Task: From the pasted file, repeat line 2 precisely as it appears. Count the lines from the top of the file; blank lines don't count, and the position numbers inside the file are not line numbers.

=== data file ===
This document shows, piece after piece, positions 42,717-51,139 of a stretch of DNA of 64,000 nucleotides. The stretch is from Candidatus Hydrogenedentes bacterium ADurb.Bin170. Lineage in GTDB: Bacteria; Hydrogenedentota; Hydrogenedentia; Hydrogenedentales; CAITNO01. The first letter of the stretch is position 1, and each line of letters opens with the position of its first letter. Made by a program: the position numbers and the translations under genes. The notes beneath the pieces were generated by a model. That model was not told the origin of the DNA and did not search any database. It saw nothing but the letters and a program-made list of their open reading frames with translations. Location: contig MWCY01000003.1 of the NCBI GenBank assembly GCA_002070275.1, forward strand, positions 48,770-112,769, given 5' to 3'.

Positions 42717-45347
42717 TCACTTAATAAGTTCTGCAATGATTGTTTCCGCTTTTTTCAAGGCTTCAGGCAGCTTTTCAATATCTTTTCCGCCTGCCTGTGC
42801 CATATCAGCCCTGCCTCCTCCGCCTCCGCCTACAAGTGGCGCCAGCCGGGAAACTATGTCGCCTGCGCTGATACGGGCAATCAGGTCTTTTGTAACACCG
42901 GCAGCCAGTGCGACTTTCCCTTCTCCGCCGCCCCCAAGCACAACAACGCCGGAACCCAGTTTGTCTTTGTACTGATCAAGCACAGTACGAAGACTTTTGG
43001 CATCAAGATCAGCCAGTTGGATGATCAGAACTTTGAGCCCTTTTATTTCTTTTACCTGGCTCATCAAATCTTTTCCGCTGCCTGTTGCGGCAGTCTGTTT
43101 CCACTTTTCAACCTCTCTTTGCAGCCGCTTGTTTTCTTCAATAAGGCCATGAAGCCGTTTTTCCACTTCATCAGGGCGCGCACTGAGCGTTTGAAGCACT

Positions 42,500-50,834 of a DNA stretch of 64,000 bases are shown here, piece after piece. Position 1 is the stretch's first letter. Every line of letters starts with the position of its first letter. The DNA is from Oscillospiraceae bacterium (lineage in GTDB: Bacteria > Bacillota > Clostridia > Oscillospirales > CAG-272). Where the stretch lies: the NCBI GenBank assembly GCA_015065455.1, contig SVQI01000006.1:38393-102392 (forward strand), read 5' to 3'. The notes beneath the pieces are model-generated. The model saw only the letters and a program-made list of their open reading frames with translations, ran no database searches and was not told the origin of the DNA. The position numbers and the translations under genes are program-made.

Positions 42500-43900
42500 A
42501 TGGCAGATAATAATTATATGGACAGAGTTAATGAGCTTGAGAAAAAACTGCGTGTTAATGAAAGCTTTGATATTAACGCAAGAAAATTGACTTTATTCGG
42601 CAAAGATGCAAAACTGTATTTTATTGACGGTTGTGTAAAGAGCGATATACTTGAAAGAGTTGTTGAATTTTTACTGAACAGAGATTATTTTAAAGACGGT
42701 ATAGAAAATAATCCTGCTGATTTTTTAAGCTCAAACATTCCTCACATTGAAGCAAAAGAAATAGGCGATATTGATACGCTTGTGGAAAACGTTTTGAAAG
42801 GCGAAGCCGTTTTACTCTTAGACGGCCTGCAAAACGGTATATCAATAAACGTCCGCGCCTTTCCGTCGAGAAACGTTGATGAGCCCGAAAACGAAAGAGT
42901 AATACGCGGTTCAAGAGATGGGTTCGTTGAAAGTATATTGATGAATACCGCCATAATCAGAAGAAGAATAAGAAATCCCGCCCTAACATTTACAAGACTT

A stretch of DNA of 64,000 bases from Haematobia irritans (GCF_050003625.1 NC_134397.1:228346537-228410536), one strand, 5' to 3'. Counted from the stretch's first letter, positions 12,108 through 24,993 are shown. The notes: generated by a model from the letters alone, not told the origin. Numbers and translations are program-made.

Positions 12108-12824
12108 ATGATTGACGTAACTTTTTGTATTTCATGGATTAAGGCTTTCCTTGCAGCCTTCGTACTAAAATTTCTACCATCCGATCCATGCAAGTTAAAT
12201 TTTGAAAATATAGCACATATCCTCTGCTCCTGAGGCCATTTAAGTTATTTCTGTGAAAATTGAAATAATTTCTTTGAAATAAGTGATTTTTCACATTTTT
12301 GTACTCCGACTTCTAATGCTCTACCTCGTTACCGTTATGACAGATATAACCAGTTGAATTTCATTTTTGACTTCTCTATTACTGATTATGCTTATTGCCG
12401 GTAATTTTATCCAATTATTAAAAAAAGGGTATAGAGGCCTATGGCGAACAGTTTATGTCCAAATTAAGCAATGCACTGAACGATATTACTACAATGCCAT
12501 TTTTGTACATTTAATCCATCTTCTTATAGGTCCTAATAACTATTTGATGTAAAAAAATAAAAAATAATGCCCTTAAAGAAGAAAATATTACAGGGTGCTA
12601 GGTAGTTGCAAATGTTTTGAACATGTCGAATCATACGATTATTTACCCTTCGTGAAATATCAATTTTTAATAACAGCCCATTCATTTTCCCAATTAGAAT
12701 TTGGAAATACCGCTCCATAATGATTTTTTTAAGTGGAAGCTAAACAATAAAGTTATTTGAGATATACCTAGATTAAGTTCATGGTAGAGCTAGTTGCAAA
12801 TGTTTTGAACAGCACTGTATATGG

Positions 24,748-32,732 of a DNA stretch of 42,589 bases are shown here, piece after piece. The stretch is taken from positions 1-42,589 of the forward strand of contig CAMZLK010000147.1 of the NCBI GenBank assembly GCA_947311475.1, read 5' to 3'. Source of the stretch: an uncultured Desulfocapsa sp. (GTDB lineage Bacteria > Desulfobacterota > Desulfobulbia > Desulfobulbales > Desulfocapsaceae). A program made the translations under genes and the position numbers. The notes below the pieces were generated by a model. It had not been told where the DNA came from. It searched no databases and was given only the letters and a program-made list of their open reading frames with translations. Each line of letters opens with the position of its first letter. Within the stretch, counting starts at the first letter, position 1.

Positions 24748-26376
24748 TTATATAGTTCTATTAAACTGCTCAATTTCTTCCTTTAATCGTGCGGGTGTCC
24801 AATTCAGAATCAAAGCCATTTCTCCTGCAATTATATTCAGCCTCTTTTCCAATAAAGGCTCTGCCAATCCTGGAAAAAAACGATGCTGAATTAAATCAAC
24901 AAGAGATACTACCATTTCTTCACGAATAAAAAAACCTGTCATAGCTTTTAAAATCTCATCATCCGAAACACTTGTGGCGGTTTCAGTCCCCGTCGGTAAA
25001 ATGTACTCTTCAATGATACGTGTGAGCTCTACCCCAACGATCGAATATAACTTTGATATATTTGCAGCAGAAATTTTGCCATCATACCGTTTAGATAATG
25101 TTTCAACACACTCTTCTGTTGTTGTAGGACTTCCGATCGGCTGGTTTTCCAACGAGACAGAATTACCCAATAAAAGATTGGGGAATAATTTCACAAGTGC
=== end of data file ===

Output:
Positions 42717-45347